Because of the high levels of pollution that Santiago de Chile experiences every year in winter, the government has set up an air quality monitoring network. Information from this network is employed to alert people about the quality of air and to enforce several control strategies in order to limit pollution levels. The monitoring network has 8 stations that measure PM10, carbon monoxide (CO), sulphur dioxide (SO2), ozone (O3) and meteorological parameters. Some stations also measure nitrogen mono- and dioxide (NOx), fine particles (PM2.5) and carbon. In this study we have examined the PM10and O3data generated by this network in the year 2000 in order to determine the seasonal trends and spatial distribution of these pollutants over a year's period. The results show that concentration levels vary with the season, with PM10being higher in winter and O3in summer. All but one station, show a peak in PM10at 8:00 indicating that during the rush hour there is a strong influence from traffic, however, this influence is not seen during the rest of the day. In winter, the PM10maximum occurs at 24:00 h in all stations but Las Condes. This maximum is related to decreased wind speed and lower altitude of the inversion layer. The fact that Las Condes station is at a higher altitude than the others and it does not show the PM10increase at night, suggest that the height of the inversion layer occurs at lower altitude. Cluster analysis was applied to the PM10 and O3data, and the results indicate that the city has four large sectors with similar pollution behavior. The fact that both pollutants have similar distribution is a strong indication that the concentration levels are primarily determined by the topographical and meteorological characteristics of the area and that pollution generated over the city is redistributed in four large areas that have similar meteorological and topographical conditions. © 2006.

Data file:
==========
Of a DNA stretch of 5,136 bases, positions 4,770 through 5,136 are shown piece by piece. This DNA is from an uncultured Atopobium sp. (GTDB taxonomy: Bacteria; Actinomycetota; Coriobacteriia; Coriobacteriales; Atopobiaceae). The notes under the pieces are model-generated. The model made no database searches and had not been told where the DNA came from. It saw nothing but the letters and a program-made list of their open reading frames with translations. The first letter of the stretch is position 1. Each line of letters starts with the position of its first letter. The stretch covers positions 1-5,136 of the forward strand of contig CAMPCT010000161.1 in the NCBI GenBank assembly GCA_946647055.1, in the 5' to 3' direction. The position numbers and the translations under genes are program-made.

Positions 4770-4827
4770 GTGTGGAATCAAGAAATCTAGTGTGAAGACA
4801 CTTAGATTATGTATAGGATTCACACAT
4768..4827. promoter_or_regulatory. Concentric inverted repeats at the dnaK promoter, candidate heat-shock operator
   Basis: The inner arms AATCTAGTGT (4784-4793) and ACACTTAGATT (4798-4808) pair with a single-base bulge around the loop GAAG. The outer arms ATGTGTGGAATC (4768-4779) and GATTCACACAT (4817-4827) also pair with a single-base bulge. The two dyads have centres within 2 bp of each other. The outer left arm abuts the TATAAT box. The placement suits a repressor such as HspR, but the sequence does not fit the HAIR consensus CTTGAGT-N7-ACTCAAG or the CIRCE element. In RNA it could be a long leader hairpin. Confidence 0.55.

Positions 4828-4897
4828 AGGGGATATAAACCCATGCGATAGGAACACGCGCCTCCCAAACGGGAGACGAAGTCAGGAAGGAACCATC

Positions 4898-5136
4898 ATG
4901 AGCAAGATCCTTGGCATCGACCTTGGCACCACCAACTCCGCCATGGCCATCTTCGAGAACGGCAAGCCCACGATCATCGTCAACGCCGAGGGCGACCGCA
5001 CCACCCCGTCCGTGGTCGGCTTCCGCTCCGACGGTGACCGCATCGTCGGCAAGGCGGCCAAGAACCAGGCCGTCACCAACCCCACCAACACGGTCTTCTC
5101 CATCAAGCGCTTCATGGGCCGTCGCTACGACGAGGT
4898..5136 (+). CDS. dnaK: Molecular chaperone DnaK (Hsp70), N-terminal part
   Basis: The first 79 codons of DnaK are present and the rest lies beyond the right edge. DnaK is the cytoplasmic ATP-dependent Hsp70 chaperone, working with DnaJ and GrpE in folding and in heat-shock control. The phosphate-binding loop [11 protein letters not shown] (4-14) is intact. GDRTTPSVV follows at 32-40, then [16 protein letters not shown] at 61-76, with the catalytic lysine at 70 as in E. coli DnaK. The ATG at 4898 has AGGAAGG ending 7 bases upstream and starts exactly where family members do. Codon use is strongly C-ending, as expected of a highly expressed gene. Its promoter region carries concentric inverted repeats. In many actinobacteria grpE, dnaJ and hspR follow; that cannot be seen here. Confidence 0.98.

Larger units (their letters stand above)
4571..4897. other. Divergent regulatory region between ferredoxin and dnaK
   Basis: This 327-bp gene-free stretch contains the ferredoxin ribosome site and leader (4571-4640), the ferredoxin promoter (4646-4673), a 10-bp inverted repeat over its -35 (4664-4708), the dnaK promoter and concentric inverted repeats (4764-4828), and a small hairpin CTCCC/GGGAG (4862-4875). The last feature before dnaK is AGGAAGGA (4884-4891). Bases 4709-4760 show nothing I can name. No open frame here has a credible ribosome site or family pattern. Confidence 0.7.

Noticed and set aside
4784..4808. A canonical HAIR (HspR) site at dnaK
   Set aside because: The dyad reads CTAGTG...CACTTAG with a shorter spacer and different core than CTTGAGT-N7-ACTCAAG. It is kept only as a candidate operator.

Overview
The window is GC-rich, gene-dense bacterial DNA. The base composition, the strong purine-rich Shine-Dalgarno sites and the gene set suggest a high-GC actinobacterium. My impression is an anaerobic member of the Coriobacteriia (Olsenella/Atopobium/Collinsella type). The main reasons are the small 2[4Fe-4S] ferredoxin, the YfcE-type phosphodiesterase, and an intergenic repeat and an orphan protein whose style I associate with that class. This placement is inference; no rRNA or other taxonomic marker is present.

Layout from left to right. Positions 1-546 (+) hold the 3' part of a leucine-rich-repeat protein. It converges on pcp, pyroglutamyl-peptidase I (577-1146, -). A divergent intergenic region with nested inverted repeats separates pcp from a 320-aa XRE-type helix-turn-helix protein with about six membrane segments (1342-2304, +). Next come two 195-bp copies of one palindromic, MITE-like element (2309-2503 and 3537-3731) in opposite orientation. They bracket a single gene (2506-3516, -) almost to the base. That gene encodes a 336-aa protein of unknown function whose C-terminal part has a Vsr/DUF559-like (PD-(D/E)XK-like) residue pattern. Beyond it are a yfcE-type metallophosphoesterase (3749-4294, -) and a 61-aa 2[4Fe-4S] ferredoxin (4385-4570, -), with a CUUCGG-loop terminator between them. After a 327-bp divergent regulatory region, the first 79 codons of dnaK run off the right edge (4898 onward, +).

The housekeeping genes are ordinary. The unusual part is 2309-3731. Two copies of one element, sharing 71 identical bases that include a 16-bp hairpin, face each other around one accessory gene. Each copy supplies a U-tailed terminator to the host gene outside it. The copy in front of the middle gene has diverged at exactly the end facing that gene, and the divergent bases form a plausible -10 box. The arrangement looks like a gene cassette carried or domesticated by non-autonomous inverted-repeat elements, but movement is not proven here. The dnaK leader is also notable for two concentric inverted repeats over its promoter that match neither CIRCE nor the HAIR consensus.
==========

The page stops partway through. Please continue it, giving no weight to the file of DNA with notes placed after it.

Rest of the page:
Gramsch, E., Cereceda-Balic, F., Oyola, P., & von Baer, D. (2006). Examination of pollution trends in Santiago de Chile with cluster analysis of PM<inf>10</inf>and Ozone data. Atmospheric Environment, 5464-5475. https://doi.org/10.1016/j.atmosenv.2006.03.062